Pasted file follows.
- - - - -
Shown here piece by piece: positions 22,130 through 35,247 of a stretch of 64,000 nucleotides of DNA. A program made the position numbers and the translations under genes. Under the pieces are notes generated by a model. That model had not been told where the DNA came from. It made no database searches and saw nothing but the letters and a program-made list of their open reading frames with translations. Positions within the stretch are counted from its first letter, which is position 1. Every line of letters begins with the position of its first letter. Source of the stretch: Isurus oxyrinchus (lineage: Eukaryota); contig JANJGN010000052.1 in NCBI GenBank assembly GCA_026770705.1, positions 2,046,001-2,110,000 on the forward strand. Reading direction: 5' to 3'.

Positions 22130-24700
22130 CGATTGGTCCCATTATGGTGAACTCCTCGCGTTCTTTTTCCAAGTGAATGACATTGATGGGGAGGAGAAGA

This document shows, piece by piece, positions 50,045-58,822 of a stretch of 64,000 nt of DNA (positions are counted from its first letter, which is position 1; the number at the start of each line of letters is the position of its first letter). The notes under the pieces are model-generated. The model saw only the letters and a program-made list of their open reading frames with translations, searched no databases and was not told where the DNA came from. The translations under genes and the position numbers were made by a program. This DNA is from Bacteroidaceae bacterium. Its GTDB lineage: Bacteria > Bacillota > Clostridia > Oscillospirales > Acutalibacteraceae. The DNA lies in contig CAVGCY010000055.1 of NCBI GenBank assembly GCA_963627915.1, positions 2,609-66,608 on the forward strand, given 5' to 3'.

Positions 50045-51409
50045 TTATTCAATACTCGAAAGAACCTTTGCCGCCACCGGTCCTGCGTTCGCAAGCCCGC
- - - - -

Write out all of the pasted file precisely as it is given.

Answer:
Shown here piece by piece: positions 22,130 through 35,247 of a stretch of 64,000 nucleotides of DNA. A program made the position numbers and the translations under genes. Under the pieces are notes generated by a model. That model had not been told where the DNA came from. It made no database searches and saw nothing but the letters and a program-made list of their open reading frames with translations. Positions within the stretch are counted from its first letter, which is position 1. Every line of letters begins with the position of its first letter. Source of the stretch: Isurus oxyrinchus (lineage: Eukaryota); contig JANJGN010000052.1 in NCBI GenBank assembly GCA_026770705.1, positions 2,046,001-2,110,000 on the forward strand. Reading direction: 5' to 3'.

Positions 22130-24700
22130 CGATTGGTCCCATTATGGTGAACTCCTCGCGTTCTTTTTCCAAGTGAATGACATTGATGGGGAGGAGAAGA

This document shows, piece by piece, positions 50,045-58,822 of a stretch of 64,000 nt of DNA (positions are counted from its first letter, which is position 1; the number at the start of each line of letters is the position of its first letter). The notes under the pieces are model-generated. The model saw only the letters and a program-made list of their open reading frames with translations, searched no databases and was not told where the DNA came from. The translations under genes and the position numbers were made by a program. This DNA is from Bacteroidaceae bacterium. Its GTDB lineage: Bacteria > Bacillota > Clostridia > Oscillospirales > Acutalibacteraceae. The DNA lies in contig CAVGCY010000055.1 of NCBI GenBank assembly GCA_963627915.1, positions 2,609-66,608 on the forward strand, given 5' to 3'.

Positions 50045-51409
50045 TTATTCAATACTCGAAAGAACCTTTGCCGCCACCGGTCCTGCGTTCGCAAGCCCGC